Torn between your craving to hit the bar and grab few cold beverages and taking your health as a priority? Well, the researcher’s from the Latvia’s University of Sigulda uncovered an ideal beverage of choice for you: Gin!
The journal Food & Nature published a study on how alcoholic beverages affected mice. The study finds that Gin enhances the body’s ability to burn calories for an hour after consumption. The mice were fed with regular doses of gin and exemplified a 17 percent in their metabolic rate compared to the group of mice that were fed with water only.
Gin is popularly known for its spirit with its predominant flavor from antioxidant-rich juniper berries. It originated in the middle ages and evolved from use in herbal medicine to an object of trading in the spirits industry.
The basis of Gin was the older jenever and became known in Great Britain (particularly London). William of Orange occupied the English, Scottish, and Irish thrones together with his wife, Mary. Spirits have many categories, Gin is just one, and it is represented by the outcome of diverse origins, flavor profiles, and styles that gyrate around juniper as a common ingredient.
According to Thisa Lye, a researcher from the University of Latvia, consuming gin results in a marked increase in metabolic rate, the spirit may have a potential slimming effect in the body. The core ingredient antioxidant-rich juniper berries may likely be the reason for the slimming effect of gin. The spirit tipple triggers an ‘after burn’ effect that improves your body’s capacity to scorch calories.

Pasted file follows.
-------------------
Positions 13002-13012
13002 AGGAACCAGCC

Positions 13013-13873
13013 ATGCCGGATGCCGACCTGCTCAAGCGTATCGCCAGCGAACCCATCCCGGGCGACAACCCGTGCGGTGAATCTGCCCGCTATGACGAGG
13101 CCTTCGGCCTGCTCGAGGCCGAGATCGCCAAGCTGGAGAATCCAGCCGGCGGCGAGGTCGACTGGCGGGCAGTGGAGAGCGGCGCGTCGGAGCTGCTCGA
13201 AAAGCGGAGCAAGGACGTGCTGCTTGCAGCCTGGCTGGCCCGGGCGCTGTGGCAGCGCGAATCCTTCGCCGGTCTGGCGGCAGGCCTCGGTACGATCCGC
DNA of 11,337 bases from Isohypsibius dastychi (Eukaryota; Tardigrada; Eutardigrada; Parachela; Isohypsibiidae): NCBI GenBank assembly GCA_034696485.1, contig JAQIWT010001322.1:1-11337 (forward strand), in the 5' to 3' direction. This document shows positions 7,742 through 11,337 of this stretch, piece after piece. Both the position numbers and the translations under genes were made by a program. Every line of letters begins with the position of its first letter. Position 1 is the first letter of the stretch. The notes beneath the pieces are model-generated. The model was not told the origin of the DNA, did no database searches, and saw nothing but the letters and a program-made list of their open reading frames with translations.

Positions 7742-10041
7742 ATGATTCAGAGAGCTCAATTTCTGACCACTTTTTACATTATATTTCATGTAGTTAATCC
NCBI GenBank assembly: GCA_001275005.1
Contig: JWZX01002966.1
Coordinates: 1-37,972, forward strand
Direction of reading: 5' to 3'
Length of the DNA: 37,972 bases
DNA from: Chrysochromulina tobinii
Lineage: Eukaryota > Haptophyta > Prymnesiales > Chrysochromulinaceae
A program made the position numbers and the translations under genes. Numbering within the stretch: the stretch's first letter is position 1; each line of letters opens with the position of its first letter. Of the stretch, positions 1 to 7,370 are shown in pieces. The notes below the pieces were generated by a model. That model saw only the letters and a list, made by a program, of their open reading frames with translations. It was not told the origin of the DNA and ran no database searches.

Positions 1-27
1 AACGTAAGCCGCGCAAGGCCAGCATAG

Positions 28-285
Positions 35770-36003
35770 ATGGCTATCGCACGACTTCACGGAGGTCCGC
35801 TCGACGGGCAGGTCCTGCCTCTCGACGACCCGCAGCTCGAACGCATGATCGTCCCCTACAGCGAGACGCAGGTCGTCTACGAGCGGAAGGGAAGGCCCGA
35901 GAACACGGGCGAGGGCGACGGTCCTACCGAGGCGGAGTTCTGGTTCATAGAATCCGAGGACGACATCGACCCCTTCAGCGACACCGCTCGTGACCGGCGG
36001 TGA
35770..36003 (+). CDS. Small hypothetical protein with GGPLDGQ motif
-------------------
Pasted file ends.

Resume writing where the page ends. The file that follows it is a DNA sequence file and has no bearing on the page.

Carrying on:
Additionally, juniper berries, common in Europe are used as herbal medicine to aid digestion, helping to ease bloating. In native medicine, juniper berries are used to alleviate swelling in joints for people experiencing arthritis.
A study published in the Journal of Diabetes Nursing (2008) discovered that Gin is one of the safest beverages to consume for people with type 1 diabetes. Diabetics can utilize the rejuvenating qualities of juniper and its ability to alleviate swelling of arteries. Also, Gin contains only 97 calories per shot and is one of the lowest calorie spirits.
However, mixers composed of sugar sweetener fuel bloating, affect digestion and destabilize metabolism. These may affect the slimming capability of gin. Pairing your gin with a slim-line tonic and adding rosemary, cucumber or basil for a twist can be a substitute for sugar-sweeter mixers.
To sum it up, further research and investigation are still needed to fully comprehend why gin speed up metabolism as well as if it is effective as a slimming drink.